On Jan. 20, 2017 the late Nuchatlaht Tyee Ha’wilth Walter Michael stood before the B.C. Supreme Court, declaring his small First Nation’s efforts to seek rights and title over land they had called home for thousands of years.
More than five years after that statement of claim was filed, his son Jordan Michael, who now holds the head hereditary seat for the Nuchatlaht, stood on the same steps this morning. It’s the first day of a trial to determine the First Nation’s Aboriginal title over its traditional territory on the northern part of Nootka Island.
Although the Nuchatlaht number less than 170 members, the title case is expected to have widespread impacts on First Nations across British Columbia, building upon the historic Tsilhqot’in Nation’s territorial claim that was recognized by the Supreme Court of Canada in 2014.
Aboriginal title entails the right for a First Nation to use, enjoy and profit from its territory, something that the Nuchatlaht believe they have been excluded from concerning 20,000-hectares of Nootka Island.
For the last six years Jordan Michael has run a cedar salvage operation in the area, a practice that rests more easily on his conscience than his past work as a logger.
“I come from a logging background, I’m a faller,” said Michael during a public event introducing the court case at Vancouver’s Roundhouse community centre on Sunday, March 20. “It was a good career, good money, but it just didn’t feel right. It was eating away at my soul.”
But as he scoured through “the decimated forest”, Michael noticed that the trees weren’t the only things affected by logging practices on Nootka Island.
“We were salvaging our fish creek, our sockeye creek,” he said. “We noticed that Western had it all ribboned off and slated to be logged. They were 1,000-year-old trees, 1,500-year-old trees, some of the biggest trees I’ve ever seen in my life, they were all slated to go…That’s when I got serious.”
The title claim area is provincially recognized as Crown land, with a harvesting tenure currently held by Western Forest Products, which subcontracts to smaller logging companies. As “a major employer and contractor on Vancouver Island and one of the largest sources of employment and economic activity in the claim area,” in its statement of claim to the court the forestry company argues that the continuation of its tenure is in the best interests of the “economic development of British Columbia.”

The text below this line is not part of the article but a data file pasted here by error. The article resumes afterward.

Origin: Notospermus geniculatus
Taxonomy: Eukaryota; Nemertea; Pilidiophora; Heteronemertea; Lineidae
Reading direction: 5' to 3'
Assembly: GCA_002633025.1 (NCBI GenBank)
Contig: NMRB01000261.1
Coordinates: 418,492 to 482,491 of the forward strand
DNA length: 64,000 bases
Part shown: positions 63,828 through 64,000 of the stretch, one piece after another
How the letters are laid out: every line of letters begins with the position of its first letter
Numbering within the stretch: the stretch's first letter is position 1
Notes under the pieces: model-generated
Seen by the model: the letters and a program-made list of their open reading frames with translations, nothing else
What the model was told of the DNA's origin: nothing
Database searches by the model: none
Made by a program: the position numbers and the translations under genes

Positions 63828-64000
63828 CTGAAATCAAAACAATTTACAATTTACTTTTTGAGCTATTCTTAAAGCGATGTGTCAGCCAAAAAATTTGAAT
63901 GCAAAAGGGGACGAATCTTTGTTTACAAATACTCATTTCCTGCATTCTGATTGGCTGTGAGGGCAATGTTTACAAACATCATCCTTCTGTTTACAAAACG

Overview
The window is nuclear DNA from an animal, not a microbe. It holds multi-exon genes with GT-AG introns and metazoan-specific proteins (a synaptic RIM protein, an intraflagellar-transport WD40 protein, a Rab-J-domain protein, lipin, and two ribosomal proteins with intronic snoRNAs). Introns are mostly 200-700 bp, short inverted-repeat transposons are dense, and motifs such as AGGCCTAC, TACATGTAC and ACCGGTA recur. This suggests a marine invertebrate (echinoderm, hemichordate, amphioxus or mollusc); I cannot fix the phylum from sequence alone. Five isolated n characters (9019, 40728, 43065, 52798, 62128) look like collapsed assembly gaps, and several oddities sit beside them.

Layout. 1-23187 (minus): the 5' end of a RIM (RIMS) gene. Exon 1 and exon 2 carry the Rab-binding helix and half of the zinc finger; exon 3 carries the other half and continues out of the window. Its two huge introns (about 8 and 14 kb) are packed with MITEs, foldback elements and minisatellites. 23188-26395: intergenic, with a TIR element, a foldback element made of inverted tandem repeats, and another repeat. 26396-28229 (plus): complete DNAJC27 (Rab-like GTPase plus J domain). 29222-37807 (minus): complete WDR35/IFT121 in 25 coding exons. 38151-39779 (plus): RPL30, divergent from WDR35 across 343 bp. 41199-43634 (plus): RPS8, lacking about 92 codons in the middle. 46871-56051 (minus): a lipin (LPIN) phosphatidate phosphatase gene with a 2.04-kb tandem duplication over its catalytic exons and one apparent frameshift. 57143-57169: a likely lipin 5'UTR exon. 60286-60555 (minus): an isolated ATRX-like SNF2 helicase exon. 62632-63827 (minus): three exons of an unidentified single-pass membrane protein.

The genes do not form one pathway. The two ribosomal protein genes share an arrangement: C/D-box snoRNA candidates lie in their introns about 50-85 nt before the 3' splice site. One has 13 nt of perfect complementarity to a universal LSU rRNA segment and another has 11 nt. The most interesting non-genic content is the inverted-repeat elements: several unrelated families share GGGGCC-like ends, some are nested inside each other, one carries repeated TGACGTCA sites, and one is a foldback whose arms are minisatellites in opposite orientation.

“We’re not against access, but how can we do it better?” said Nuchatlaht Councillor Archie Little, stressing how the First Nation has not benefitted from the harvesting in their back yard.
“I hear time and time and time again, ‘Logging feeds my family’,” he added. “We want it so everybody benefits from the logging. It can’t be just a few people.”
The Nuchatlaht’s lawyer Jack Woodward believes that the case cuts into the injustice of how First Nations were historically excluded from development in B.C. At the March 20 event he referenced an 1888 law that allowed Crown land to be dispossessed.
“It’s open for anybody to apply for this Crown land, except the Indigenous people,” said Woodward of the historical practice. “This is a fundamental thing about this case; it’s a chance to fix the original sin of British Columbia, which is that the land of the Indigenous peoples were just outright stolen.”
Woodward represented the Tsilhqot’in Nation, who successfully had their territorial title claim upheld by the Supreme Court of Canada in 2014. Despite being considered a “semi-nomadic” Indigenous group, Canada’s highest court recognized the nation’s right to determine the future of over 1,700 square kilometres in central B.C. This decision was made based on three factors: the nation’s exclusivity in an area, the occupation of the region before British sovereignty and a historical continuity of occupation.
With Tsilhqot’in as a precedent, now the Nuchatlaht’s case hinges on proving continued occupation of northern Nootka Island since 1846, which is the date that the British Crown asserted sovereignty over the area.
Part of the First Nation’s argument is that the Nuchatlaht have retained their hereditary system of governance for countless generations, and that Tyee Ha’wilth Jordan Michael is the direct descendant of a man who is documented to have met the American sea captain John Kendrick at Tahsis Inlet in 1789.
Since Tsilhqot’in was upheld, B.C. became the first province in Canada to pass legislation that adopts the United Nations Declaration on the Rights of Indigenous Peoples. Article 26 of UNDRIP states that Aboriginal groups should have legal recognition of the lands and resources that they traditionally occupied.
But the province is disputing how the Nuchatlaht’s place on Nootka Island applies to this. In its statement of claim to the court, the provincial government called the First Nation “a relatively small and relatively weak affiliation of groups” that “were not known to effectively assert and defend territory, including the claim area, and other Indigenous peoples claimed and used tracts of land and resources in the claim area.”
Overseen by Justice Elliot Myers, the trial is expected to last as long as 14 weeks.